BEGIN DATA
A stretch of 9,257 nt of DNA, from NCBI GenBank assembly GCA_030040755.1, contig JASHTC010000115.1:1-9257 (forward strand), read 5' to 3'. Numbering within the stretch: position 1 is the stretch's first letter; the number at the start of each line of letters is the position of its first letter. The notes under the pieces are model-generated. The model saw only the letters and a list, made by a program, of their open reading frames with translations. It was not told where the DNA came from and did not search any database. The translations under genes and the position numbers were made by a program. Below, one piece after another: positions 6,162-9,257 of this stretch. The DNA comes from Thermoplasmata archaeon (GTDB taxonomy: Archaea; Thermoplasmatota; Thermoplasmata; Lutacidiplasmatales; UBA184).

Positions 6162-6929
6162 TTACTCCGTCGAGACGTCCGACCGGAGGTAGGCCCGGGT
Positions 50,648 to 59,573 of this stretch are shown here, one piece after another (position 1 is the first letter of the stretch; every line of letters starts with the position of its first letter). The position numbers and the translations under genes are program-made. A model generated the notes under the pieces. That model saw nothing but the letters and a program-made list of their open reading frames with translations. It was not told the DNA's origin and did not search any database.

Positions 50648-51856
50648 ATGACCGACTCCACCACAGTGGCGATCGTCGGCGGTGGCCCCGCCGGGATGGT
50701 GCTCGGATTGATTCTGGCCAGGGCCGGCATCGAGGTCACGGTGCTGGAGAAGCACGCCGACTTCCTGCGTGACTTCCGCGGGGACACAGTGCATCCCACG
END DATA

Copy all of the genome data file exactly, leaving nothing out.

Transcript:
A stretch of 9,257 nt of DNA, from NCBI GenBank assembly GCA_030040755.1, contig JASHTC010000115.1:1-9257 (forward strand), read 5' to 3'. Numbering within the stretch: position 1 is the stretch's first letter; the number at the start of each line of letters is the position of its first letter. The notes under the pieces are model-generated. The model saw only the letters and a list, made by a program, of their open reading frames with translations. It was not told where the DNA came from and did not search any database. The translations under genes and the position numbers were made by a program. Below, one piece after another: positions 6,162-9,257 of this stretch. The DNA comes from Thermoplasmata archaeon (GTDB taxonomy: Archaea; Thermoplasmatota; Thermoplasmata; Lutacidiplasmatales; UBA184).

Positions 6162-6929
6162 TTACTCCGTCGAGACGTCCGACCGGAGGTAGGCCCGGGT
Positions 50,648 to 59,573 of this stretch are shown here, one piece after another (position 1 is the first letter of the stretch; every line of letters starts with the position of its first letter). The position numbers and the translations under genes are program-made. A model generated the notes under the pieces. That model saw nothing but the letters and a program-made list of their open reading frames with translations. It was not told the DNA's origin and did not search any database.

Positions 50648-51856
50648 ATGACCGACTCCACCACAGTGGCGATCGTCGGCGGTGGCCCCGCCGGGATGGT
50701 GCTCGGATTGATTCTGGCCAGGGCCGGCATCGAGGTCACGGTGCTGGAGAAGCACGCCGACTTCCTGCGTGACTTCCGCGGGGACACAGTGCATCCCACG